Asteroid City breaks the third wall, the fourth wall – every wall that’s ever been thought up by human showfolk to enable comprehension and clarity.  It breaks down the barriers of performance and drowns the lot in an incoherent soup of stylish surrealism and quirkiness for its own sake. 

As with advertising, so with politics.  You sell your message better when you leave out the sermonising and make the people laugh.  Barbie should have stuck to making jokes. 

‘The critics loved After Sun.  So did a friend who has a difficult relationship with her father. As for me, I began to wish I’d blundered into a mindless action movie instead.’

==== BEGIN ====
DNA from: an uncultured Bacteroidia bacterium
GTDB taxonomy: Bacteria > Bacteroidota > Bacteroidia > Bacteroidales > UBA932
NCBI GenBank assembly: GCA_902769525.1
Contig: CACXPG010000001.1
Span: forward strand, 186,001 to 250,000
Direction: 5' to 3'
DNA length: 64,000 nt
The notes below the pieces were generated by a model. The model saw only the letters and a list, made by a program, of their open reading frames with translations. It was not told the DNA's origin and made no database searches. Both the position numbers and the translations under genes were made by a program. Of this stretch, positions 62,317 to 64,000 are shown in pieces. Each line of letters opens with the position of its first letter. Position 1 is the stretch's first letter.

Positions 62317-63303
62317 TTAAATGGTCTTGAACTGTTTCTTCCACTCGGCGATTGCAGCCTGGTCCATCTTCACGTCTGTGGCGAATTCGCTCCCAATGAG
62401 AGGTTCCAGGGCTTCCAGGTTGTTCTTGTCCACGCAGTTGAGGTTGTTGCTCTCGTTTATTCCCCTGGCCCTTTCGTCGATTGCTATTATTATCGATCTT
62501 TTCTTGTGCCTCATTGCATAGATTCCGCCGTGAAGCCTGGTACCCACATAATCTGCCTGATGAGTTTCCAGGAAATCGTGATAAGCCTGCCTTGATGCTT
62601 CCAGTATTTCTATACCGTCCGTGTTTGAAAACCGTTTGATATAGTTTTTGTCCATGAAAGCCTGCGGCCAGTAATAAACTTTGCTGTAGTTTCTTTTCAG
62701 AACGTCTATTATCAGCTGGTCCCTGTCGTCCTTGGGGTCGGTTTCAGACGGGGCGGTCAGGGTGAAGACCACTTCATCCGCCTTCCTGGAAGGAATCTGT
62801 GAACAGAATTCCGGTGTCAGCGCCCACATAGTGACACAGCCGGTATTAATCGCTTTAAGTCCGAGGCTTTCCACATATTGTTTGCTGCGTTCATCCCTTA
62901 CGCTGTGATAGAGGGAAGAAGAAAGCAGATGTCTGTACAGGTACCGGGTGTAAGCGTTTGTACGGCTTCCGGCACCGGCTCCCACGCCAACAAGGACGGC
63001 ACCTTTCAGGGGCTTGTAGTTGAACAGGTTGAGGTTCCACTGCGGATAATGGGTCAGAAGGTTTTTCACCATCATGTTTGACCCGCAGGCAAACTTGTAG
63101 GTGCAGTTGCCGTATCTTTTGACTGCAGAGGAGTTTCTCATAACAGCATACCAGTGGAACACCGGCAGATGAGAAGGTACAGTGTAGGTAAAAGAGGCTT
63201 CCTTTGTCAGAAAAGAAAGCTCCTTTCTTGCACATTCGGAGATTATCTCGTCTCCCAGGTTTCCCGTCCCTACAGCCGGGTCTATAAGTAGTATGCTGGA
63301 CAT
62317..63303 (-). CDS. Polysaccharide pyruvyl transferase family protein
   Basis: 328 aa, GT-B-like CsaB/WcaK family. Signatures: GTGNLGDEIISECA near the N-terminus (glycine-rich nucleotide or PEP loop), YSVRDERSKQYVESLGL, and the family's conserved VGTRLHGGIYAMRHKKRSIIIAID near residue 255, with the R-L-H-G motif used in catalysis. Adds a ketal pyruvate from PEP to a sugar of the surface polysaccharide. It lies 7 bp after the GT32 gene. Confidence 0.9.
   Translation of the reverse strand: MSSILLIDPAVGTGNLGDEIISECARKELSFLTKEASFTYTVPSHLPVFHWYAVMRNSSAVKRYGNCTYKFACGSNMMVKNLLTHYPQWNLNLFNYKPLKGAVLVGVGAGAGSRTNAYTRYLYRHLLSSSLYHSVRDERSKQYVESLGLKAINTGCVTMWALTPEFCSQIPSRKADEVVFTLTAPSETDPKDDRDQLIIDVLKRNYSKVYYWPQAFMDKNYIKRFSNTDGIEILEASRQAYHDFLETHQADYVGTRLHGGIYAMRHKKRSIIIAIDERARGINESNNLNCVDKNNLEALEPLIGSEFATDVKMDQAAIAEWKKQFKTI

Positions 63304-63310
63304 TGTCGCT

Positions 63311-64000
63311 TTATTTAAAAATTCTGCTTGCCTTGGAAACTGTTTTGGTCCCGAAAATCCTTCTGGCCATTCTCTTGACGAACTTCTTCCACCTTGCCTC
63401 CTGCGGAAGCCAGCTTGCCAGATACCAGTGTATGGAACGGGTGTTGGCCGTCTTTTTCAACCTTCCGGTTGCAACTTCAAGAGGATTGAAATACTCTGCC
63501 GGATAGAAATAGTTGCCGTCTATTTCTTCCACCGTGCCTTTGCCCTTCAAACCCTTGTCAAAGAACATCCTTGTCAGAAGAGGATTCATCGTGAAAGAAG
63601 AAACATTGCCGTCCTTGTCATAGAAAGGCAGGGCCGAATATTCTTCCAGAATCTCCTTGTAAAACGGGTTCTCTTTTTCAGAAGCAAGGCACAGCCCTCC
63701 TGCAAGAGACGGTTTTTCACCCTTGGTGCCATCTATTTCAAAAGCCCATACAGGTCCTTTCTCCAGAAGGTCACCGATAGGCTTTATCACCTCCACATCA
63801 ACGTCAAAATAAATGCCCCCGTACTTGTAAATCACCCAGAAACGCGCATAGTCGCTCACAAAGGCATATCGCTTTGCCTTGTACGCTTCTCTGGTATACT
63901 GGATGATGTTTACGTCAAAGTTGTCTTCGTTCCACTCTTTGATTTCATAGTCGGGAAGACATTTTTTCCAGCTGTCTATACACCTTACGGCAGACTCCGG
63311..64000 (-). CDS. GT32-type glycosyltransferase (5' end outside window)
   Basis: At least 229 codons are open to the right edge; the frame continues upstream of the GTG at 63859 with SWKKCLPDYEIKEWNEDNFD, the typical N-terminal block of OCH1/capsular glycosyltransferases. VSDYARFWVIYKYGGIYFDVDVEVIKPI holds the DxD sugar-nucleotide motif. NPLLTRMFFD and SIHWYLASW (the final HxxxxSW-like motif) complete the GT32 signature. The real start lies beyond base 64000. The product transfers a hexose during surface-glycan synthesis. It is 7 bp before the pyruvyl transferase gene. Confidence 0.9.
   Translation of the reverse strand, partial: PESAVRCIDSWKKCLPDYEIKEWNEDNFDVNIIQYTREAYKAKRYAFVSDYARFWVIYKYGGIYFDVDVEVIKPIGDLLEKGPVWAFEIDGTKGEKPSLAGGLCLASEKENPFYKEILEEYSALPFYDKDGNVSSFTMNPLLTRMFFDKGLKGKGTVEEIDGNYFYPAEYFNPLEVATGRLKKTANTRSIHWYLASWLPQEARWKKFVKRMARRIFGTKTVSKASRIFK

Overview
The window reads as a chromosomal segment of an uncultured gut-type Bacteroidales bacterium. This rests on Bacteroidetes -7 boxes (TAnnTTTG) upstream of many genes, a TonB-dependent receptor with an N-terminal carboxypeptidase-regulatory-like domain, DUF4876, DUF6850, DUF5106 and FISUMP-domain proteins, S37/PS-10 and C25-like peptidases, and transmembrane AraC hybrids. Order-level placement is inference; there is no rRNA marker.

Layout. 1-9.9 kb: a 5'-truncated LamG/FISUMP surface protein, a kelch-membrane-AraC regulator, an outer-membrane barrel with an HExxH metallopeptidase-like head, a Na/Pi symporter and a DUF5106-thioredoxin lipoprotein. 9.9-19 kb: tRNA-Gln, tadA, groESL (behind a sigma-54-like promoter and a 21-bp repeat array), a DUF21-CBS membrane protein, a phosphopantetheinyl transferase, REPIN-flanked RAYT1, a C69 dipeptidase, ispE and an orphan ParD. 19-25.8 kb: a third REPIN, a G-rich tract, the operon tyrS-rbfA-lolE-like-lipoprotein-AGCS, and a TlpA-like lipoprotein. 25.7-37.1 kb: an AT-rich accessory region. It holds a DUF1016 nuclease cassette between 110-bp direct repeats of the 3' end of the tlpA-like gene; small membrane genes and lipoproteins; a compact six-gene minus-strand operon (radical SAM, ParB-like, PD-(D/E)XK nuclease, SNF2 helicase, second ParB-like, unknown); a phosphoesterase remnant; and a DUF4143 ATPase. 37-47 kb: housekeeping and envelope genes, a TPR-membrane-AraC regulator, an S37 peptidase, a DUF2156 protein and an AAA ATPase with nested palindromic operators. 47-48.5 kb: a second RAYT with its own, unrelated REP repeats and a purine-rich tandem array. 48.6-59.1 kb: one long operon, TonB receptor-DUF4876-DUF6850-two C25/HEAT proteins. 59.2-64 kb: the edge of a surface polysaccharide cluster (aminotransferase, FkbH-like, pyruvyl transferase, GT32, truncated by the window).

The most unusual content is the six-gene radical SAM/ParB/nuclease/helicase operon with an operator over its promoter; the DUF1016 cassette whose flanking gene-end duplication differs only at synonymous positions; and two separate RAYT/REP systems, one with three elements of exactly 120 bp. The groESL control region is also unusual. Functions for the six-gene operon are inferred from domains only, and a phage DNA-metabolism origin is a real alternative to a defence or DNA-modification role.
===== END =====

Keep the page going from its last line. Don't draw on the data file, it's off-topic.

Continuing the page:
As a story about a man facing death it is tone-perfect, not saccharine, not depressing, not self-consciously arty and in the end – well, you know, the Brits do this kind of thing so much better than anyone else. 

I settled in for what promised to be an enjoyably sharp satire on the excesses of foodie culture – the fads, the follies, the ridiculously pretentious lingo, the vanity and egotism of its stars.  An over-the-top – but only just – black comedy inspired by places like Noma in Copenhagen or El Bulli in Spain.

Cate Blanchett deserves her Oscar nomination for her portrayal of the imperious, narcissistic, unscrupulous orchestra conductor Lydia Tar, whose professional brilliance and sleek personal style have made her a global celebrity.